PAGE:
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What is the importance of HVAC system design?
Why should you care about load calculations?
What can I do to maintain my existing system?
How often should I change filters?
What does an air cleaner do?
What can I do to maximize comfort and efficiency?
Most of us don't think about "design" when we think of heating and cooling, but it's just as important as a solid architectural design. A professional HVAC contractor won't simply replace what you have now with new equipment. It's possible that your existing system wasn't sized properly to begin with!
To make sure your new HVAC system meets your needs for comfort and energy efficiency, a quality contractor performs a series of calculations that take into account the overall climate where you live; how your home is sited (for example, if it faces south or north); the amount and quality of insulation in walls, basement or crawl space, and attic; how many windows the home has and how efficient they are; other sources of ambient heat, such as kitchen appliances and lights; even landscaping near the house.
These are called "load calculations." The formulas, which are included in ACCA's Manual J©, were developed by HVAC experts at ACCA and are the industry standard, often incorporated into local building codes.
It's simple: an under-sized system can reduce the comfort of your home, use more energy, and not last as long as a properly sized system. An over-sized system will cost more than you need to spend and may contribute to moisture-related problems down the line.
Any contractor who tells you a load calculation isn't important is not a professional. The professional understands that your year-round comfort is the ultimate goal. In the summer, your air conditioning system not only cools your home's air (sensible cooling), it removes moisture (latent cooling). In the winter, your heating system must keep you comfortable without causing high utility bills.
Insist that the contractor uses the Manual J residential load calculation procedure. He or she will produce a computerized analysis that indicates just how much heating and cooling capacity your new system should provide. After the installation of your new system is completed, you will receive a copy of the load calculation for your records.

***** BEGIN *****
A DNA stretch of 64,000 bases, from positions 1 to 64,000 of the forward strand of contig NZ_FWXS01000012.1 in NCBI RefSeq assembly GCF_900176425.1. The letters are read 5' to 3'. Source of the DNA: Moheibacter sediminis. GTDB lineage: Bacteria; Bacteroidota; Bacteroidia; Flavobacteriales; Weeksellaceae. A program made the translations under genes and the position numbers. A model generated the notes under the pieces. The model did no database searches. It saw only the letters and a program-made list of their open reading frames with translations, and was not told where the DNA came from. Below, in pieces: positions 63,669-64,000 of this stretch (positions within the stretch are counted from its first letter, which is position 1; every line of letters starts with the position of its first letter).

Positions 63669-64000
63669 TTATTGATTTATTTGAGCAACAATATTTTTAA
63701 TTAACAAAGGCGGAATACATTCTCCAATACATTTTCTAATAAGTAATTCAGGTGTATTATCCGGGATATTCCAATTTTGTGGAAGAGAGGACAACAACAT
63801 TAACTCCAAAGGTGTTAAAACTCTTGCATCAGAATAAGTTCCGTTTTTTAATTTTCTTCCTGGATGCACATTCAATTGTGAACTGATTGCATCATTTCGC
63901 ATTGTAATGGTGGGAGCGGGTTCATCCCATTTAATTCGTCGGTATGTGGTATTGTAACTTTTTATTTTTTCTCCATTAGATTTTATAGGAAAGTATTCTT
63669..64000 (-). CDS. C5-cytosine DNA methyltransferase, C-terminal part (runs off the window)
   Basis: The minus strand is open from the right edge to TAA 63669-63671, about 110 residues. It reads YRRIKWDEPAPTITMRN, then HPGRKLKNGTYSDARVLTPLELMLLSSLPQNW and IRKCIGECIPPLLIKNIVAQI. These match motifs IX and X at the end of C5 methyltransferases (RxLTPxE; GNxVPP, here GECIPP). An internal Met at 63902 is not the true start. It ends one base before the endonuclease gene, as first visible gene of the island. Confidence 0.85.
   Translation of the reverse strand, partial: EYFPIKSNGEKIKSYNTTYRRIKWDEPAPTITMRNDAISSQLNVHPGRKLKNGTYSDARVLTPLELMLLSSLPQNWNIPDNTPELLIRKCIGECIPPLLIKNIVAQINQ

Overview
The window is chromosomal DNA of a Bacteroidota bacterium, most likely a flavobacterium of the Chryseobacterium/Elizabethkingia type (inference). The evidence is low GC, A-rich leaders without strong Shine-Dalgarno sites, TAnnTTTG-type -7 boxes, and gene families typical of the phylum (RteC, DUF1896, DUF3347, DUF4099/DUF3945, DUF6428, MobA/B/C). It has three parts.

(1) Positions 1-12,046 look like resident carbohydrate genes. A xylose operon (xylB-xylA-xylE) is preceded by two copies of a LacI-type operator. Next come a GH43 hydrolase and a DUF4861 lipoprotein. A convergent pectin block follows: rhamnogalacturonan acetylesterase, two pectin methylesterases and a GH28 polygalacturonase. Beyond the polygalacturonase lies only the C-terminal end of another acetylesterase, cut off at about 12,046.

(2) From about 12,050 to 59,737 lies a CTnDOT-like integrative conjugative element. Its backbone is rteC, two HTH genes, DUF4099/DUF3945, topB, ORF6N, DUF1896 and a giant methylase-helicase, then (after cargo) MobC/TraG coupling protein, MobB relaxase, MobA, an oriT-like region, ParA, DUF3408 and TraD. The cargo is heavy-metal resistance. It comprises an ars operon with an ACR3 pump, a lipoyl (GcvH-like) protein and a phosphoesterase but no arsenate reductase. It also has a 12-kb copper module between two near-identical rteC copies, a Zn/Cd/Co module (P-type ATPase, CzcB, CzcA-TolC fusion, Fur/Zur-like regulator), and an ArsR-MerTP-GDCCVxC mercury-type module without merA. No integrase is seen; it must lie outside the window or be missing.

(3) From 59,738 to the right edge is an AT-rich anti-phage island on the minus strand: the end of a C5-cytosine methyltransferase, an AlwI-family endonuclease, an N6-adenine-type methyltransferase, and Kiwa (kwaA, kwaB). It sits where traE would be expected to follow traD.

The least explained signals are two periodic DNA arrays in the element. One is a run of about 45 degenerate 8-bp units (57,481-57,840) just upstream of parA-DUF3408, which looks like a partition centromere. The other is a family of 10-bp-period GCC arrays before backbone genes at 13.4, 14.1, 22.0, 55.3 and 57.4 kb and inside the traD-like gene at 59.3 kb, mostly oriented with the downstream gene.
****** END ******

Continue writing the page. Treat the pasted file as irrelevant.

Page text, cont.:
The load calculation also enables the contractor to select the right kind of system. Heating and air conditioning equipment comes in many capacities, configurations, and efficiencies. It's important that your contractor selects the equipment that will be compatible with your home's heating and cooling needs.
Keeping your heating and cooling systems in good working order means your utility bills will be lower, your home will be more comfortable, and you'll need to call for repairs less often.
Schedule a maintenance service call before the heating season starts. If there are any problems with your system, it's better to find out before it's freezing outside! Do the same for your cooling system before sweltering season begins. Our maintenance customers always receive priority service during peak heating and cooling seasons.
A dirty filter can decrease the efficiency of your system by as much as 30%! A dirty filter also puts strain on the system and can cause premature failures. If your filter is dirty, imagine what the inside of your system looks like. That can lead to expensive maintenance. 1" disposable filters should be replaced once a month. Media filters should be replaced once every 6 months.
At its most basic level, an air cleaner filters out the particles that cause irritation, such as pollen, spores, dust, and other contaminates. In order for any air cleaner to work correctly, the particles need to pass through it. Hence, if the particles are not in the air stream (for example, they're dust on furniture), an air cleaner won't remove them. However, a good air cleaner will:
Each kind of air cleaner has its pros and cons, which may differ depending on your air-cleaning requirements. Take a look at what your needs are based on your dwelling and allergies and talk to your professional HVACR contractor about the best kind for you.
Are you getting the most for your comfort dollar? Or are you paying to heat and cool the neighborhood?
Whether your comfort system is old or new, in a new or old home, in an apartment or a single-family home, there are many little things you can do to optimize its efficiency and minimize your utility bills. They're definitely worth the small amount of time and expense they take, because in the long run, they'll save you money.